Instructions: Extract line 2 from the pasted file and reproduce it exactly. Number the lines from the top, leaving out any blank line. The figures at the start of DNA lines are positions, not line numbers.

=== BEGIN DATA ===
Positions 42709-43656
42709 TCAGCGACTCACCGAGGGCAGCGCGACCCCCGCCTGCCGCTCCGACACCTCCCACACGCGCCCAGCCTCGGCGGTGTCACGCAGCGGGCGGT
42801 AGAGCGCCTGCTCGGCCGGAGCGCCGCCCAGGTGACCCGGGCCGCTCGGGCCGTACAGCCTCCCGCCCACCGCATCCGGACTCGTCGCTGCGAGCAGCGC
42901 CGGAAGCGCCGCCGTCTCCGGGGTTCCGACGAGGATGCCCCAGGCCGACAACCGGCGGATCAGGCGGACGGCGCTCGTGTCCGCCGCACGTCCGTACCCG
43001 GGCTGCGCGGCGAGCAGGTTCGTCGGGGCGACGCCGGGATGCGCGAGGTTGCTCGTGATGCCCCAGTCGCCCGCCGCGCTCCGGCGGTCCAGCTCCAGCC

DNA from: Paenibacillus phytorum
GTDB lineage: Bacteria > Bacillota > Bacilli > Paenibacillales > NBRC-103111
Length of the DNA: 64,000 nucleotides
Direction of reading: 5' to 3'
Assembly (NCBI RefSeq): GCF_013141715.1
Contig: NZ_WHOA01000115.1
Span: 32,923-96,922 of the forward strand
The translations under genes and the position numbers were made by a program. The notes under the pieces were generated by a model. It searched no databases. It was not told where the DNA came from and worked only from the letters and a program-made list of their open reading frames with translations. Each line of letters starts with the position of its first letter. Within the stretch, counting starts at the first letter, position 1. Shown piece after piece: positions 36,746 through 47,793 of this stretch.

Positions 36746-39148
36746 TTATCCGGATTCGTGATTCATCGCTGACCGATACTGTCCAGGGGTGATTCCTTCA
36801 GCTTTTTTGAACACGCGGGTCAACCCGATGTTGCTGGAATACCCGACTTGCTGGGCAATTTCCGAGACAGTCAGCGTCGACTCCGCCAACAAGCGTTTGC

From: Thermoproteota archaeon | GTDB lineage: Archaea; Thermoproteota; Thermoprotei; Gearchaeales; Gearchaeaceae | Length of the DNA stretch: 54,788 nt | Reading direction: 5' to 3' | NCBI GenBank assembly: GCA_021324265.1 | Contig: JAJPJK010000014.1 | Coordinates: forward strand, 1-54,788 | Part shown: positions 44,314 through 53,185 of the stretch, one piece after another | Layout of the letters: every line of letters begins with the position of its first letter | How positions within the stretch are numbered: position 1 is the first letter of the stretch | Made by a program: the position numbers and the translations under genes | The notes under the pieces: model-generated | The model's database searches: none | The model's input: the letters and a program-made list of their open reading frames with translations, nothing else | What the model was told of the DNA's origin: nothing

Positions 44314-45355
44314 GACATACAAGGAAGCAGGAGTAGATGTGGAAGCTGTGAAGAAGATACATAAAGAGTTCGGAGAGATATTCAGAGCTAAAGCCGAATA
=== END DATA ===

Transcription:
42709 TCAGCGACTCACCGAGGGCAGCGCGACCCCCGCCTGCCGCTCCGACACCTCCCACACGCGCCCAGCCTCGGCGGTGTCACGCAGCGGGCGGT